Sin Moneda en Santa Monica, Day 1

A road that looks like money.

Ah smog.

I had very high hopes for Santa Monica. touted a lively scene and friendly locals. The information must be quite out of date. Jerry drove me over and went off to study in the Santa Monica library and I checked out the scene in Palisades Park, a little strip of green just before the cliff before the beach before the sea. Jerry’s roommate alerted me that the Promenade and Boardwalk both required licenses, which I confirmed with a call to the city with a number from the Visitor Center. With this in mind I set up on a bench at the best possible place in the little park, across from that Visitor Center at a bottle neck where the tour busses dropped off and picked up.

And received almost nothing. Santa Monica’s population boasts a inordinately high proportion of Asians, and the tourists, too are chiefly Asian (Chinese). They don’t tip. The younger ones in their nice kicks and gelled hair and porcelain hide from the sun skin gave confused looks, the older ones put as much scorn into their eyes as possible. I think throughout the entire pitch only one group of young white people spoke anything remotely encouraging. And I think I sang alright.

Three of my tips came silently. The first of these, naturally came from a homeless man who shuffled over and slowly counted out the coins he dropped into my case one with his thumb in a shaking hand, thinking over each dear bit of metal as he considered just how much he could give me. 89 cents. I think I’ve alluded to the parable of the poor woman and her two coppers many times, but oh how that rings true in Los Angeles. Here a destitute man in rags permanently hunched from the suspicious and hateful looks of the rich passersby bequeaths me a large part of his entire livelihood, while high schoolers who are wearing 890 dollars pass by and laugh with each other on seeing me like I’m some monkey like joke.

A very shy woman with dyed red hair took half of Somewhere Over the Rainbow to work up the nerve to tip me, most likely feeling the sharp stinging stares of disapproval emanating from every other passersby. The first notes shook her and the first verse stopped her. She trembled as she passed the dollar but looked in my eyes only a moment. My last tip went similarly, from an elderly couple performing the same hesitant motions and quick birdlike peck of a tip without an upward glance for In My Life. But they stayed for the whole song and tipped me another dollar at the end.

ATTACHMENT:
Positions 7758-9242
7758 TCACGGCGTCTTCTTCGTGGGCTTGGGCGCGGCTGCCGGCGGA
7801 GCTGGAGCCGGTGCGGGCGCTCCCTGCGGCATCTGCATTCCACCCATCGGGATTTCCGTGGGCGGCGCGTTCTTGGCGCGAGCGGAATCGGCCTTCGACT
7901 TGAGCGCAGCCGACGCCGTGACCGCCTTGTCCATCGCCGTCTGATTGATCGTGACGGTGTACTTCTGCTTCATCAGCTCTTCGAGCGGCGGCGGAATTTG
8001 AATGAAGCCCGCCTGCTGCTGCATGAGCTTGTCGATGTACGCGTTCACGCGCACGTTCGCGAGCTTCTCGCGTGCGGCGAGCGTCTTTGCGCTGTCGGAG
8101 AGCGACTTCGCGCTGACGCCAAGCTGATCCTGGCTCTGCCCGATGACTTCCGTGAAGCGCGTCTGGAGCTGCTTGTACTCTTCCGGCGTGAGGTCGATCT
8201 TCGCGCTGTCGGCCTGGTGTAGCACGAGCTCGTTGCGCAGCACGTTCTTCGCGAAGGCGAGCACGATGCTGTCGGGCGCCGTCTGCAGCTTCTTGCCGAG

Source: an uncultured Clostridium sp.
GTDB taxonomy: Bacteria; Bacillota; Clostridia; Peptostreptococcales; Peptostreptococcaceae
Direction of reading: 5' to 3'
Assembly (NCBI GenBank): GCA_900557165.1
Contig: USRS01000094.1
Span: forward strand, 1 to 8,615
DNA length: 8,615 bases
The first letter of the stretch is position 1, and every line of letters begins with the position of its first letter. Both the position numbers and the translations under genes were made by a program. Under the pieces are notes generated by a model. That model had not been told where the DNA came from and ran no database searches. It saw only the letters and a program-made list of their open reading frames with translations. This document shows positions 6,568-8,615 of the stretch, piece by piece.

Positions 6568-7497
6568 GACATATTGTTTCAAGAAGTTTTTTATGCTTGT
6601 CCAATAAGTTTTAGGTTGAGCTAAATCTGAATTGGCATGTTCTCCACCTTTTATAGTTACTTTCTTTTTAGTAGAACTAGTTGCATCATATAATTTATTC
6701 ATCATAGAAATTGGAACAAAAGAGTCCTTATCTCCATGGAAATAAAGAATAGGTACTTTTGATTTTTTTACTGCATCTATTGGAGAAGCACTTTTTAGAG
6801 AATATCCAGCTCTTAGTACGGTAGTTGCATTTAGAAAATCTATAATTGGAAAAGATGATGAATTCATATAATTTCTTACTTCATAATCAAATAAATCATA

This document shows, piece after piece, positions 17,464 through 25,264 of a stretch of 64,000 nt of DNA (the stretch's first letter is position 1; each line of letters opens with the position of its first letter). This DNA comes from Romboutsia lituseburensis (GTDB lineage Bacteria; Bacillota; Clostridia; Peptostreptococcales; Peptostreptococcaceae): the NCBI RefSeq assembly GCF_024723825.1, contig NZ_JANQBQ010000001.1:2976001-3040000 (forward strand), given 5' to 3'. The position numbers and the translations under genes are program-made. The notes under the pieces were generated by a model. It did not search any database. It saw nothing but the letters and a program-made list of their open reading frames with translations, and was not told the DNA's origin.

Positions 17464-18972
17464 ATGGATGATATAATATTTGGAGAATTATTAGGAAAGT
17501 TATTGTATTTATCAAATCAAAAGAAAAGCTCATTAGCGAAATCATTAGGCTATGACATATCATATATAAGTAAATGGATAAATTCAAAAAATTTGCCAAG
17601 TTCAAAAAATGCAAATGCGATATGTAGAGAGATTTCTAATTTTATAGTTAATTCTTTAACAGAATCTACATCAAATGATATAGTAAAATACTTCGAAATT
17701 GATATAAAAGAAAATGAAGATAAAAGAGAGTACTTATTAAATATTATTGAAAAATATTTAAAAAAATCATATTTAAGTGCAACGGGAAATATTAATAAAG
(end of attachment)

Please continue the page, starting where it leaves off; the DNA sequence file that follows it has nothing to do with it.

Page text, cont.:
Now the most telling interaction happened just before this couple passed me. A middle aged woman who’d passed me heading south an hour before asked me “Rough Day?” in a mildly sarcastic tone as she passed again heading back, again with a silent college aged Asian (Korean?) boy in tow. Naturally she noticed how the contents of my case looked identical. The rich never fail to look down and find disapproval with the amount. I answered honestly and after some banter where she found out some about me she decided to tip me, though I can’t really call it a tip. She took out some money from her purse, a bunch of twenties and some ones and said sharply, “I’m not going to give you twenty dollars.” with a decrying laugh as if I wanted to take it from her, and counted out three ones. Now I can’t really dislike her as she actually gave me money – I must be grateful, no? But everything about her attitude… ugh it made me absolutely despise the hubris of wealth. “Here I am being so good and benevolent and kind and I want you to know it, yes really know how much it’s costing me and how much pity I have for you, you lower class rabble and your lazy hanging out with the homeless ways and I know this because I have money and I know everything I dont question how I came into this wealth because I deserve it, in fact I’m entitled to it and no you’re not getting any of it but here, here’s three dollars and you be damn grateful.”

I took it. Am I grateful?

Earnings: $6.89, 1.8 hours
Song of the Day: In My Life – The Beatles

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